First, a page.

What is it about Wallace Stevens (1879 – 1955), that such a variety of our contemporaries speak of an attachment that does not hang on “meaning”?
Ask who or what drew them to poetry and, over and over, the answer is: Wallace Stevens. Typically it was long before they quite knew what he was up to.
Click to listen to Chris’s conversation with Helen Vendler. (44 minutes, 20 mb mp3)
Helen Vendler, the eminent “close reader,” gifts us here in her Harvard office with a short course on her “closest” poet. Her cool sage of Hartford was a Harvard-educated lawyer and vice president of the Hartford Accident and Indemnity Company. He was an aloof patrician and sometimes pugnacious martini drinker. In private life he was a discreetly, resolutely unhappy husband; he was a post-religious modernist who seems to have reversed field and chosen a Catholic baptism on his deathbed.
It’s a big clue, I think, that Wallace Stevens was a museum goer who loved the formal near-abstractions of the Swiss painter Paul Klee (1879 – 1940). Stevens was himself a “cubist” inventor of his own forms in poetry, as in “Thirteen Ways of Looking at a Blackbird.” He was a fine jeweler in immortal phrases: “The only emperor is the emperor of ice cream.” “Death is the mother of beauty.” “We say God and the imagination are one.”
And he was a genius not least in his unforgettable titles, like “The Auroras of Autumn” and “Tea at the Palaz of Hoon.” He was a poet of ideas who, according to his friend the composer John Gruen, “told me that he didn’t know what his poetry meant at times, that he really had to think hard as to what he meant by that image or that phrase or that word, even.”
I asked Professor Vendler to do as she did with William Butler Yeats last year: take a few of the Stevens poems she loves and talk about them, as the spirit led her. The poems turned out to be “Sunday Morning,” “The Snow Man,” “Disillusionment of Ten O’Clock” and “Not Ideas about the Thing but the Thing Itself.”
Helen Vendler makes it all clear, but not too clear. Shouldn’t Stevens be taken as proof of the wisdom that poetry can communicate before it is understood? Or, as he wrote in many different ways: that imagination goes ahead of reason. And still, the great Vendler has answered our question:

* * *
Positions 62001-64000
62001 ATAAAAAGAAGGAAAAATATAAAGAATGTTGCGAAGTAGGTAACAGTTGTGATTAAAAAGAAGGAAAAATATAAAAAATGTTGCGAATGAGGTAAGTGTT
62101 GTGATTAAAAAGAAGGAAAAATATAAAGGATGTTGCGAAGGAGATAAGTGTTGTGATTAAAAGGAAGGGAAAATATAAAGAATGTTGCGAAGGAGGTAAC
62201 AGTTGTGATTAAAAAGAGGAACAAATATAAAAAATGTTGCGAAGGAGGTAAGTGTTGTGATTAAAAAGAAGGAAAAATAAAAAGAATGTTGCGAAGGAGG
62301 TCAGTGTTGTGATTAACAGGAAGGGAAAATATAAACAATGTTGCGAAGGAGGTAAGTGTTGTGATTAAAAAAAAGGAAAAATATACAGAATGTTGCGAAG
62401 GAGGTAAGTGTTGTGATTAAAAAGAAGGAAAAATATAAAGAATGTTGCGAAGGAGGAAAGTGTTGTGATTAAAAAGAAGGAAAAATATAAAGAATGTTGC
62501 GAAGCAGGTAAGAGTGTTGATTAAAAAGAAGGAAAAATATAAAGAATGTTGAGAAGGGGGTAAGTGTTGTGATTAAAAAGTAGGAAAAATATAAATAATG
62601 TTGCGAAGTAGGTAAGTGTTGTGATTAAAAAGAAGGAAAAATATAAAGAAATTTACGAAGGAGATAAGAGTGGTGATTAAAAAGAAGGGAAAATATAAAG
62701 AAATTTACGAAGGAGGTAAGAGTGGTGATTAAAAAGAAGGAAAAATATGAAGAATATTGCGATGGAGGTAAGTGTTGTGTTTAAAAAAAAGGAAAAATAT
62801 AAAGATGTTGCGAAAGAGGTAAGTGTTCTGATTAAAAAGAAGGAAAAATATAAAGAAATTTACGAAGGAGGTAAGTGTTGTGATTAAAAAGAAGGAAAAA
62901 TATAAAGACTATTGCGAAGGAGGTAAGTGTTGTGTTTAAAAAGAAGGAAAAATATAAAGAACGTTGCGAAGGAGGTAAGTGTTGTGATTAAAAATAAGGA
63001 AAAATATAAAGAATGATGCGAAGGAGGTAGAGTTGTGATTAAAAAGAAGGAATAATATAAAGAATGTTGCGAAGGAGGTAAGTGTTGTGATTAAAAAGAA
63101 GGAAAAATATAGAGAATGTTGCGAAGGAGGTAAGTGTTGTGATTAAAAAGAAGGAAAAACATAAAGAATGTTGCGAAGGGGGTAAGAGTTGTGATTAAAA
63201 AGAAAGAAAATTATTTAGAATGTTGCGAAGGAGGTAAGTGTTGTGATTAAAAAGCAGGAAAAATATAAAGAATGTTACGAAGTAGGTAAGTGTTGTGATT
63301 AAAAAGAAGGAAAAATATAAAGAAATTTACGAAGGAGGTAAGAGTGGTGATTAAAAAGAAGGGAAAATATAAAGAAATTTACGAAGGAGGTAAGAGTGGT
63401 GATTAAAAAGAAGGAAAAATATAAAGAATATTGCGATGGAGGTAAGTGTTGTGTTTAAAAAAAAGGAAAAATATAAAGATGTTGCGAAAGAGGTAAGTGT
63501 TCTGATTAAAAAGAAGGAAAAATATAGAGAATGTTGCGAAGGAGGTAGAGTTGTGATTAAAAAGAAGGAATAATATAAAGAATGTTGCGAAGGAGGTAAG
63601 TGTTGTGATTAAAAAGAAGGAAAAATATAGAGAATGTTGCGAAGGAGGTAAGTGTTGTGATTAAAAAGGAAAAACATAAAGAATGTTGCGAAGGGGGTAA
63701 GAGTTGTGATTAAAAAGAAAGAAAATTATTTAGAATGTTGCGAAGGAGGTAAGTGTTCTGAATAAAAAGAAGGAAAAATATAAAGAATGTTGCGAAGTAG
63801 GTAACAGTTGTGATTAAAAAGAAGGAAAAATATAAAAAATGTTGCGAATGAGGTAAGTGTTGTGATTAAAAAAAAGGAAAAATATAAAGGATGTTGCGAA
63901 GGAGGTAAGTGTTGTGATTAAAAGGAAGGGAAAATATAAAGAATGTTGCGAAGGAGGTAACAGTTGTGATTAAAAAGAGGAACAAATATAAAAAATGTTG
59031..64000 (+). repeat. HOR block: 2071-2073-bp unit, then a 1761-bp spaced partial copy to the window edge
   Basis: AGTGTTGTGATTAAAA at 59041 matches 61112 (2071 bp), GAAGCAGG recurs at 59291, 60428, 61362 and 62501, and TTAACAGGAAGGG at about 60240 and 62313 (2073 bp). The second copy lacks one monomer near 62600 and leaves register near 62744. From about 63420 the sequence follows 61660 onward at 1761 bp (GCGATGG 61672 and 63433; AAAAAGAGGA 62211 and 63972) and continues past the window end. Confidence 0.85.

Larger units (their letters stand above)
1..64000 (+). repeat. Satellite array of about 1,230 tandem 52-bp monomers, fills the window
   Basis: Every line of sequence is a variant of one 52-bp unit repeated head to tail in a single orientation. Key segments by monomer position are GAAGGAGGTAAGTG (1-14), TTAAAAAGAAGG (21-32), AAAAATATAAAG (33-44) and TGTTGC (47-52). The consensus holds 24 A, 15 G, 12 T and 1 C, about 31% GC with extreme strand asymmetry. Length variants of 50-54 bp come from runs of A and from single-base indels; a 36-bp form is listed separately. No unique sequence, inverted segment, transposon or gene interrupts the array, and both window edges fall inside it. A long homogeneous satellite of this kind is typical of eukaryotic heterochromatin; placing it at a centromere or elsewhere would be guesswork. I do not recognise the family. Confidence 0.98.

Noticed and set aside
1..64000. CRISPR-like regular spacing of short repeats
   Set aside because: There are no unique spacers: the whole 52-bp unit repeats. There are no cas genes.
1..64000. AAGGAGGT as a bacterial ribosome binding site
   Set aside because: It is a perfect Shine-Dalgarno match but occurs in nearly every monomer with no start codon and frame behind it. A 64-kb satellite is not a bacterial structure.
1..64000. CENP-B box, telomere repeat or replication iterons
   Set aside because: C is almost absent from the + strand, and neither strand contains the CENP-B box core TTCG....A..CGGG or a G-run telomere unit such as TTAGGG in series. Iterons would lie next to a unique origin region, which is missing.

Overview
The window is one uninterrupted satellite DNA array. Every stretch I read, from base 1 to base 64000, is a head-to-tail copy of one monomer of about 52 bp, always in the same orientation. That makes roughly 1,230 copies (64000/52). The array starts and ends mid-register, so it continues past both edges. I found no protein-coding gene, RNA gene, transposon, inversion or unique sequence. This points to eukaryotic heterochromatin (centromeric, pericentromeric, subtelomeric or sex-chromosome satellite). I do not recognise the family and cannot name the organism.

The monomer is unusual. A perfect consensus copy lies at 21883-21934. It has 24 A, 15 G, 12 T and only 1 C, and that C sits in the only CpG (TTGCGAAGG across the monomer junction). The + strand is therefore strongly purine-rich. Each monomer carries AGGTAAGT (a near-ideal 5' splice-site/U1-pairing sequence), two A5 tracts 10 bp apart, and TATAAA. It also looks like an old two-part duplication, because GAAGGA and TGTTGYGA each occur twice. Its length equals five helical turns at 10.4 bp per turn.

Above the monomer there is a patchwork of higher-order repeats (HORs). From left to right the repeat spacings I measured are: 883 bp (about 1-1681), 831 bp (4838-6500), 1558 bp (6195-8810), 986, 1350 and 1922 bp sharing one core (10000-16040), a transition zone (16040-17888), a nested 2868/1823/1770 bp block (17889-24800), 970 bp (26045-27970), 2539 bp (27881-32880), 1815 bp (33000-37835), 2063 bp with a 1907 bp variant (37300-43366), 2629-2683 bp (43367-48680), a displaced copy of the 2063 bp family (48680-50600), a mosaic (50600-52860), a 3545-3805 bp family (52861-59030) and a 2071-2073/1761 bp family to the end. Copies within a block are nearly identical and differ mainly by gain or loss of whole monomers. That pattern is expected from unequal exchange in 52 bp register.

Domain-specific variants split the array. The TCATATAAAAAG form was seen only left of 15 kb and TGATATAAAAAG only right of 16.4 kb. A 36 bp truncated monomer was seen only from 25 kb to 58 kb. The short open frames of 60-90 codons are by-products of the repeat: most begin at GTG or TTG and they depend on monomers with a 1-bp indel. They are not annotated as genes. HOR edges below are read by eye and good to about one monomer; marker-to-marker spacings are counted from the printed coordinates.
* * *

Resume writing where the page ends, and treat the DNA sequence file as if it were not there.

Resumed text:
HV: He is a great poet of Modernity and of American-ness. Eliot and Pound tried to turn themselves into European poets. Even Frost had to go to London to be published. I mean nobody was going to publish him in this country. They felt repudiated by the indifference to poetry that this country has always shown. It was connected, with the other arts, to an elite tradition and seemed to be the decadent occupation of aristocrats instead of something practical Americans should engage in. That was true of music, of course, as well. I was told it took a full vote of the board of trustees at Swarthmore in 1879 or something to allow a piano on campus. It was that severe.
CL: It’s true of jazz, too. Duke Ellington was not taken seriously until he went to London in the 30s.
HV: You couldn’t get an audience for native American productions, except at the popular level, but not at the reflective level, which Stevens is occupying. It was true of novelists too… Like Faulkner, Stevens stayed home, and thought of it as part of his duty to become a poet of America and not to give up on America and go over to London or Paris or wherever else there was to go, Sao Paolo. So that I think that’s one reason why he seems so attractive to contemporary poets, because he took on what they’re taking on. You really can’t be an Anglophile poet any longer, or go and live in Paris and think you can write from there as an American. Of course it could be done; anyone can go anywhere and do wonderful work. But the impulse now is to try to create an American art that can be viable on its own terms. He and Faulkner are the two big examples of that.
Helen Vendler with Chris Lydon in Cambridge, October 1, 2009.